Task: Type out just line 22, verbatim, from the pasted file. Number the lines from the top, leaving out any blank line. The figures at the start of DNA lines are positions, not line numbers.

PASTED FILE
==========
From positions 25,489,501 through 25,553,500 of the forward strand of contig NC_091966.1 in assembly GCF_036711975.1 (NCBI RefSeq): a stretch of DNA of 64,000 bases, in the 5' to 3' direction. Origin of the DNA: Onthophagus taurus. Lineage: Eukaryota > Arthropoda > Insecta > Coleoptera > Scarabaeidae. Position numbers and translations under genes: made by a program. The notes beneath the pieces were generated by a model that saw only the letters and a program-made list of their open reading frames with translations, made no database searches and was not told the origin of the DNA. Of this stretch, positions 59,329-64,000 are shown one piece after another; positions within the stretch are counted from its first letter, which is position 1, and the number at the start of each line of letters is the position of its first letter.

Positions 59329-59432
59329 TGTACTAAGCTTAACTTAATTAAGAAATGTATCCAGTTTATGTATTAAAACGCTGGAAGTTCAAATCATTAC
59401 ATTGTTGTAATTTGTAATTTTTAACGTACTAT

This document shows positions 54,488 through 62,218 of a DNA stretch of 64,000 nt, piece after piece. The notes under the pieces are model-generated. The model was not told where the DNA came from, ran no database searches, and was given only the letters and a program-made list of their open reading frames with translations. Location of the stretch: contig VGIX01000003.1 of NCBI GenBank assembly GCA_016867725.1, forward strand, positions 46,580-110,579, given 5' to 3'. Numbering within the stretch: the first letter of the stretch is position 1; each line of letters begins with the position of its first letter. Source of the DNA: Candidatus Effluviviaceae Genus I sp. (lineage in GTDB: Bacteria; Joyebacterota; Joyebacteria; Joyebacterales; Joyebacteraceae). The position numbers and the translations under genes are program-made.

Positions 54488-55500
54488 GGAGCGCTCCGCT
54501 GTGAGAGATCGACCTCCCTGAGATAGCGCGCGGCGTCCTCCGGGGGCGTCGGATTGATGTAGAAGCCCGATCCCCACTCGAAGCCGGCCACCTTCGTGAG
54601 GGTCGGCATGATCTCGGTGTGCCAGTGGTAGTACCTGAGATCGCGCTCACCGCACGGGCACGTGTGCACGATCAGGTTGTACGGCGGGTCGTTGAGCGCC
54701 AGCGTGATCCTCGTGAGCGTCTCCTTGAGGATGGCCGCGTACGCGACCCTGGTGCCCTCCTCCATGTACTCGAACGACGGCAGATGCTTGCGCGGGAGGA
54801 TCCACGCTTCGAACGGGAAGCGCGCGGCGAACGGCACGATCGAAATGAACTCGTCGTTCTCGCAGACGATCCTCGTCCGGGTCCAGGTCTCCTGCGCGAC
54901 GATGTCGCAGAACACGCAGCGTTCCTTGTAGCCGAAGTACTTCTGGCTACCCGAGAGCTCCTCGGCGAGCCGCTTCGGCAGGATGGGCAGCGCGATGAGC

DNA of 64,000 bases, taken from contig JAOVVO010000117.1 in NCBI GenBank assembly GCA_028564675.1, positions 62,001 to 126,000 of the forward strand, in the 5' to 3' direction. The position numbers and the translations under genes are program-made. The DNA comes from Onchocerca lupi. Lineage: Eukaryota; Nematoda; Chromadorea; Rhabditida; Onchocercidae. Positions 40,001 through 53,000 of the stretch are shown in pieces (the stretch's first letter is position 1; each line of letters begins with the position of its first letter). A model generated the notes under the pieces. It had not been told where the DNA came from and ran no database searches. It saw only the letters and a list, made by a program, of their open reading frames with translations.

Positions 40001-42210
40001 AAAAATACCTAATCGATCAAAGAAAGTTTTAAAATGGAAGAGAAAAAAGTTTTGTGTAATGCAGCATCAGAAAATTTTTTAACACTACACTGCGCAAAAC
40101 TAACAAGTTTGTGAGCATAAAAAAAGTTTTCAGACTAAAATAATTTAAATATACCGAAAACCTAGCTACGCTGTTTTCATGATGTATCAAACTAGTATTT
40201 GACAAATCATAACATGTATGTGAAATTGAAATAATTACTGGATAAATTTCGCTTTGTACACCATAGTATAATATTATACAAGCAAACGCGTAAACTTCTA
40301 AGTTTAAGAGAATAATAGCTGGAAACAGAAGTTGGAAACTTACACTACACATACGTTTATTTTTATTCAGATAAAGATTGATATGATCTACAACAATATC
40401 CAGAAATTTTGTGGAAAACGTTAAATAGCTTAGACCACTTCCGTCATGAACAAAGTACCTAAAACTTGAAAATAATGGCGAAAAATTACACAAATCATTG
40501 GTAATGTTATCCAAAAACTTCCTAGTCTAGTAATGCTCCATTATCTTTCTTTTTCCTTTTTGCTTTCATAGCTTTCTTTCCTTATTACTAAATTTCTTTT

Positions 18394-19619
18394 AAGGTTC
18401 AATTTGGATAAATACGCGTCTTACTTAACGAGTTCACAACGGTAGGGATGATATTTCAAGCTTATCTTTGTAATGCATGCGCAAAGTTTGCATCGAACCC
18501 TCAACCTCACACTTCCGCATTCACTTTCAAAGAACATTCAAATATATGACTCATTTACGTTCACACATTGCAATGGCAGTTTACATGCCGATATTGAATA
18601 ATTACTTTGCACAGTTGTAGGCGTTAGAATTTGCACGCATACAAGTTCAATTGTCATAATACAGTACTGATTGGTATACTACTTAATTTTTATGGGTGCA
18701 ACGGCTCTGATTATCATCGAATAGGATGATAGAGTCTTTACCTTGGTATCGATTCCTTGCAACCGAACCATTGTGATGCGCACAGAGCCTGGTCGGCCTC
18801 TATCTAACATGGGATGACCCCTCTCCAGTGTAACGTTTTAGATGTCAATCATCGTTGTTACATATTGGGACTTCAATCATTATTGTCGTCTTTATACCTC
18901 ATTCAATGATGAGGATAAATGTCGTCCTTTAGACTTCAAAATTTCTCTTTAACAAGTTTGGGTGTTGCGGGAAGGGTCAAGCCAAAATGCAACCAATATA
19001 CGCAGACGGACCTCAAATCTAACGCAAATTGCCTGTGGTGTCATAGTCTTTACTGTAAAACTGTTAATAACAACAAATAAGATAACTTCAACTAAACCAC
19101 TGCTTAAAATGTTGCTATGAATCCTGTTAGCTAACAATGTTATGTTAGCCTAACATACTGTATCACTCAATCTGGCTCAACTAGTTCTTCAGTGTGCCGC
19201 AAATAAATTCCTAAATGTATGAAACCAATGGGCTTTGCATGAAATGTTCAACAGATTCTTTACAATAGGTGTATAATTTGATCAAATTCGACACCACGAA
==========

18394 AAGGTTC